Friday, January 10, 2014

Integrating the Segregated Era With Strat-O-Matic

My dad played some Strat-O-Matic baseball as a kid, but he never did introduce it to my brothers or me for some reason. I'd been mildly curious about Strat for awhile, but when they released a set of Negro Leagues All-Stars back in 2009, I had to check it out. I ordered the board game, the Negro leagues card set, and a set of Hall of Famers. My then three year-old son was interested in rolling the dice for me for a little while, and I enjoyed getting to put some of the Negro leagues legends into action as I learned the basic game. The game went on the shelf for awhile, with the hope that my son would get into the gameplay more when he was a little older. We pulled it down last fall, and six year-old Henry was indeed a little more into it, and can find the results of each dice roll on the cards by himself now. My interest in the game was re-piqued, and I started getting curious about learning the advanced version of the game. So I decided to draft four teams made up of Negro leaguers and pre-integration Hall of Famers to learn with. The first step was choosing the pool of players. I decided to make the "league" split evenly between Negro leaguers and Hall of Famers, so chose the top two players at each position from each set, plus some extra pitchers and bench players, and went about drafting four teams. For the draft, I ignored which set the player came from, and ended up with what four all-star teams might have looked like between roughly 1900-1946 had the insanity of segregation not existed. Here's how the four teams (which I named for their respective first picks) shaped up (click to enlarge):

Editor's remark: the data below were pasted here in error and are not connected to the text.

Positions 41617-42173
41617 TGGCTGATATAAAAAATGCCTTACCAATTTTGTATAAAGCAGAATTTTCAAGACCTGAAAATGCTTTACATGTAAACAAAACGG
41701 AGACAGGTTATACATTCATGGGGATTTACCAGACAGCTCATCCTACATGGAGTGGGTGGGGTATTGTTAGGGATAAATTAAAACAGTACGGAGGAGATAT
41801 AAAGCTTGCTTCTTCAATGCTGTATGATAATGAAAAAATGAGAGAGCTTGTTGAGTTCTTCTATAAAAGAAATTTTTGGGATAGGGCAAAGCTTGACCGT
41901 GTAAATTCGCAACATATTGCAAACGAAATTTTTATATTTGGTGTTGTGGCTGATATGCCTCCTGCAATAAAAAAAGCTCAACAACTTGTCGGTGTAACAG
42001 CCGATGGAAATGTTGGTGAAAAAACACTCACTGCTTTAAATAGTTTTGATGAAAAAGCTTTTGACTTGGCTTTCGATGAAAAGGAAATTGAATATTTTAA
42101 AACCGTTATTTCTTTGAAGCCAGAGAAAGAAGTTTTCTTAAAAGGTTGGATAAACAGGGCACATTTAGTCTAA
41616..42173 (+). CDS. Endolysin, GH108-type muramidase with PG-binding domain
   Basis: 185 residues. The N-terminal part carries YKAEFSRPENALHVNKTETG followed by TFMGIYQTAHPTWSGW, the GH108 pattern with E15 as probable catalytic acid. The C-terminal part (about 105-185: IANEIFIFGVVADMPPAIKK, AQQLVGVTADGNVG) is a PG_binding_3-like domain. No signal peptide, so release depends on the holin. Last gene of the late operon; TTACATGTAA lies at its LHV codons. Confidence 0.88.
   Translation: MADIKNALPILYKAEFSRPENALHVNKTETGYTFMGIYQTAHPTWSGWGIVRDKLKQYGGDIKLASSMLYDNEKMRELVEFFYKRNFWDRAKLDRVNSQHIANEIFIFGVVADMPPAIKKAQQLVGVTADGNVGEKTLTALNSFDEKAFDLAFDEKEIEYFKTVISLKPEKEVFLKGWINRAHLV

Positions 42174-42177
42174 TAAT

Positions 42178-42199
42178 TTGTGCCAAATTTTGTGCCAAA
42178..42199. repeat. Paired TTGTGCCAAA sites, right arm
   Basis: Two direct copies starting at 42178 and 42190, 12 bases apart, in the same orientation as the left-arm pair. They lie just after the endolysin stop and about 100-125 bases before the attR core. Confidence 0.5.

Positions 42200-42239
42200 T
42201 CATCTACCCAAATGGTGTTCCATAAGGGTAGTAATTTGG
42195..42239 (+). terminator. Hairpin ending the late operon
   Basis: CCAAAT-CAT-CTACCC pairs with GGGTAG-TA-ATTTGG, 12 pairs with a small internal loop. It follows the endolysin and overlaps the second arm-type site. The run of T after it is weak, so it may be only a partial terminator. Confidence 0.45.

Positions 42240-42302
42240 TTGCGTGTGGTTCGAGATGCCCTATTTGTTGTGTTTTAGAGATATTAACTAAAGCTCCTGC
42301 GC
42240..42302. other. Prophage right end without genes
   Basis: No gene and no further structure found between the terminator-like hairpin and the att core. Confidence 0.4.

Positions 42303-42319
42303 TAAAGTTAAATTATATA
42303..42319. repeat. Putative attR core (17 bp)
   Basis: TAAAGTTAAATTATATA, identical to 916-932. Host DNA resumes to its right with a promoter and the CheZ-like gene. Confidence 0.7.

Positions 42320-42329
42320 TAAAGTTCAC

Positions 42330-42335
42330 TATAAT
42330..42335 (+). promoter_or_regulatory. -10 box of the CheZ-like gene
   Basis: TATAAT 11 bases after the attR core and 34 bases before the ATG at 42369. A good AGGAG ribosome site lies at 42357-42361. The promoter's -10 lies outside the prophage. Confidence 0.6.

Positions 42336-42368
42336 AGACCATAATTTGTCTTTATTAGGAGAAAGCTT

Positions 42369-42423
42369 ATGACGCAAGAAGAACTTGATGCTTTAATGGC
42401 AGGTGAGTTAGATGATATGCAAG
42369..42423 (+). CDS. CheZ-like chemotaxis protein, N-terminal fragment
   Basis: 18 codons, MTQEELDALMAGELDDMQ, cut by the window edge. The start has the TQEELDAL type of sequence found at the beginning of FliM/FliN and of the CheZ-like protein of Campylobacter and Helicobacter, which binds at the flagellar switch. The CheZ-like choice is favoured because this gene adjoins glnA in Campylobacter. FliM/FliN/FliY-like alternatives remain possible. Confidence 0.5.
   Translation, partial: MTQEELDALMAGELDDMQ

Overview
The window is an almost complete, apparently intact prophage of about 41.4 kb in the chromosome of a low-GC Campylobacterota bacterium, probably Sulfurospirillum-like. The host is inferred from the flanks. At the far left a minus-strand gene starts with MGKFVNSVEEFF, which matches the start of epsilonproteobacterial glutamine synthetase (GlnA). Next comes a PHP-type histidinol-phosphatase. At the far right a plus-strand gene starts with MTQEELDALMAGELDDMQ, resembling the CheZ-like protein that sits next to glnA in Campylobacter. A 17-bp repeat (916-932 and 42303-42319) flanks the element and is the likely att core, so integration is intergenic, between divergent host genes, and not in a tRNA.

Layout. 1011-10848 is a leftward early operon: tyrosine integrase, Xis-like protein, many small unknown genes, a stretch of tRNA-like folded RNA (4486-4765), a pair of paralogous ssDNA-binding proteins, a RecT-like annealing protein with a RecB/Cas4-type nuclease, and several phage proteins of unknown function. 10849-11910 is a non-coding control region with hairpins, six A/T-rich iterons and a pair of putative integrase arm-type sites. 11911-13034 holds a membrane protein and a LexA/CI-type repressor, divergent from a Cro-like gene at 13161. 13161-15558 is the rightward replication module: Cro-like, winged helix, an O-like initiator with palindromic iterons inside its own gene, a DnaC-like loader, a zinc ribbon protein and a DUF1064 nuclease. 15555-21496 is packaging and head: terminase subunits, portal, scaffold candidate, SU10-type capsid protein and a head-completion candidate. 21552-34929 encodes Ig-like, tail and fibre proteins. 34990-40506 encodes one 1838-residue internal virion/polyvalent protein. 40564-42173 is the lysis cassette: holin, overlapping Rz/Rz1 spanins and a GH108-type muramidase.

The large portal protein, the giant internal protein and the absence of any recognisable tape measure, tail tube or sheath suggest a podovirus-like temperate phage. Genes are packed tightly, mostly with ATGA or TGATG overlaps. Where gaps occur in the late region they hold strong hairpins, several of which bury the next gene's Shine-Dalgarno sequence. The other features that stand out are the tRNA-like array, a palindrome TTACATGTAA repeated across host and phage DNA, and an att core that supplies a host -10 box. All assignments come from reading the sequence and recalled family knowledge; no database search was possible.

Much to the chagrin of my wife, I started rolling some games ("Why would you want to play by yourself?!") to try out some of the advanced rules. But then I started getting a little too into the results and how these players were performing against each other. In the tiniest of ways, it feels like righting the wrong of separating the best players from each other during their era. Next thing I knew, I had dreams of playing a full 154 game season for each team (a total of 308 games), partly for the fun of just playing the game, and partly to come up with some oh so satisfying stats from these guys playing together. It's a great way to fill the baseball void in the off-season. I'm about a quarter of the way there, and just took a long time tabulating the stats from the season so far, and figured I might as well share them here in case anyone else finds it enjoyable. (After I explained what I was doing, even my wife allowed she could see how it might be compelling to integrate the segregated era.)

The team results aren't particularly interesting since they are arbitrary teams, but so far, it seems I picked evenly. Here are the wins and losses:

Charlestons 21-18
Gibsons 20-19
Smiths 19-20
Ruths 18-21

More fun to me are the individual leaderboards. The league has been extremely high scoring, with teams each scoring around six runs a game. The average ERA is 5.21 and average OPS is .826. Without further ado: